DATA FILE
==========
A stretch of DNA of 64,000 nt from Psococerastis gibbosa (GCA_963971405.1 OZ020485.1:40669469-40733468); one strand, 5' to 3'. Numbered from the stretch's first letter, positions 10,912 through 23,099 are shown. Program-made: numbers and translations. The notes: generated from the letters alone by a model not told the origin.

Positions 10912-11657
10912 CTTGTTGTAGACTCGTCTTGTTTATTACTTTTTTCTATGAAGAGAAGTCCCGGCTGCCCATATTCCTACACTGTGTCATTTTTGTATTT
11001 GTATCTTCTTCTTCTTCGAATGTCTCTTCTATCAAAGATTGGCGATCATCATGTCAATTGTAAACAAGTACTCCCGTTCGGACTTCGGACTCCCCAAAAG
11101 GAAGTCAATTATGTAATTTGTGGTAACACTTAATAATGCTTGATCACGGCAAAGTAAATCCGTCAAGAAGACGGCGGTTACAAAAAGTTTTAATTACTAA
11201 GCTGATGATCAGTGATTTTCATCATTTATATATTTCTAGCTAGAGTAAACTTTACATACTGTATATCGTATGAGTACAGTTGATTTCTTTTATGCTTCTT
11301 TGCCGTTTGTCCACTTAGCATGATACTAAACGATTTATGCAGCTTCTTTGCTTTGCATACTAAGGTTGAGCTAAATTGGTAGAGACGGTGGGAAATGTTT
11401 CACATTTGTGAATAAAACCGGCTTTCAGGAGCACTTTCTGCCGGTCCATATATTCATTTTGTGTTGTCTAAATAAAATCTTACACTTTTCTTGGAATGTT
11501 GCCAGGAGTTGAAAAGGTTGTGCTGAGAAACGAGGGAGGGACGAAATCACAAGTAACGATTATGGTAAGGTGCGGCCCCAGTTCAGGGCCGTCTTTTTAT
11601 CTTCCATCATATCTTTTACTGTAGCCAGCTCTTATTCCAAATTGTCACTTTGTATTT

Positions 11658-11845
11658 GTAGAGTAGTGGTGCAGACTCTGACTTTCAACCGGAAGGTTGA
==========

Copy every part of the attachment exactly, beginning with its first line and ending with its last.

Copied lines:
A stretch of DNA of 64,000 nt from Psococerastis gibbosa (GCA_963971405.1 OZ020485.1:40669469-40733468); one strand, 5' to 3'. Numbered from the stretch's first letter, positions 10,912 through 23,099 are shown. Program-made: numbers and translations. The notes: generated from the letters alone by a model not told the origin.

Positions 10912-11657
10912 CTTGTTGTAGACTCGTCTTGTTTATTACTTTTTTCTATGAAGAGAAGTCCCGGCTGCCCATATTCCTACACTGTGTCATTTTTGTATTT
11001 GTATCTTCTTCTTCTTCGAATGTCTCTTCTATCAAAGATTGGCGATCATCATGTCAATTGTAAACAAGTACTCCCGTTCGGACTTCGGACTCCCCAAAAG
11101 GAAGTCAATTATGTAATTTGTGGTAACACTTAATAATGCTTGATCACGGCAAAGTAAATCCGTCAAGAAGACGGCGGTTACAAAAAGTTTTAATTACTAA
11201 GCTGATGATCAGTGATTTTCATCATTTATATATTTCTAGCTAGAGTAAACTTTACATACTGTATATCGTATGAGTACAGTTGATTTCTTTTATGCTTCTT
11301 TGCCGTTTGTCCACTTAGCATGATACTAAACGATTTATGCAGCTTCTTTGCTTTGCATACTAAGGTTGAGCTAAATTGGTAGAGACGGTGGGAAATGTTT
11401 CACATTTGTGAATAAAACCGGCTTTCAGGAGCACTTTCTGCCGGTCCATATATTCATTTTGTGTTGTCTAAATAAAATCTTACACTTTTCTTGGAATGTT
11501 GCCAGGAGTTGAAAAGGTTGTGCTGAGAAACGAGGGAGGGACGAAATCACAAGTAACGATTATGGTAAGGTGCGGCCCCAGTTCAGGGCCGTCTTTTTAT
11601 CTTCCATCATATCTTTTACTGTAGCCAGCTCTTATTCCAAATTGTCACTTTGTATTT

Positions 11658-11845
11658 GTAGAGTAGTGGTGCAGACTCTGACTTTCAACCGGAAGGTTGA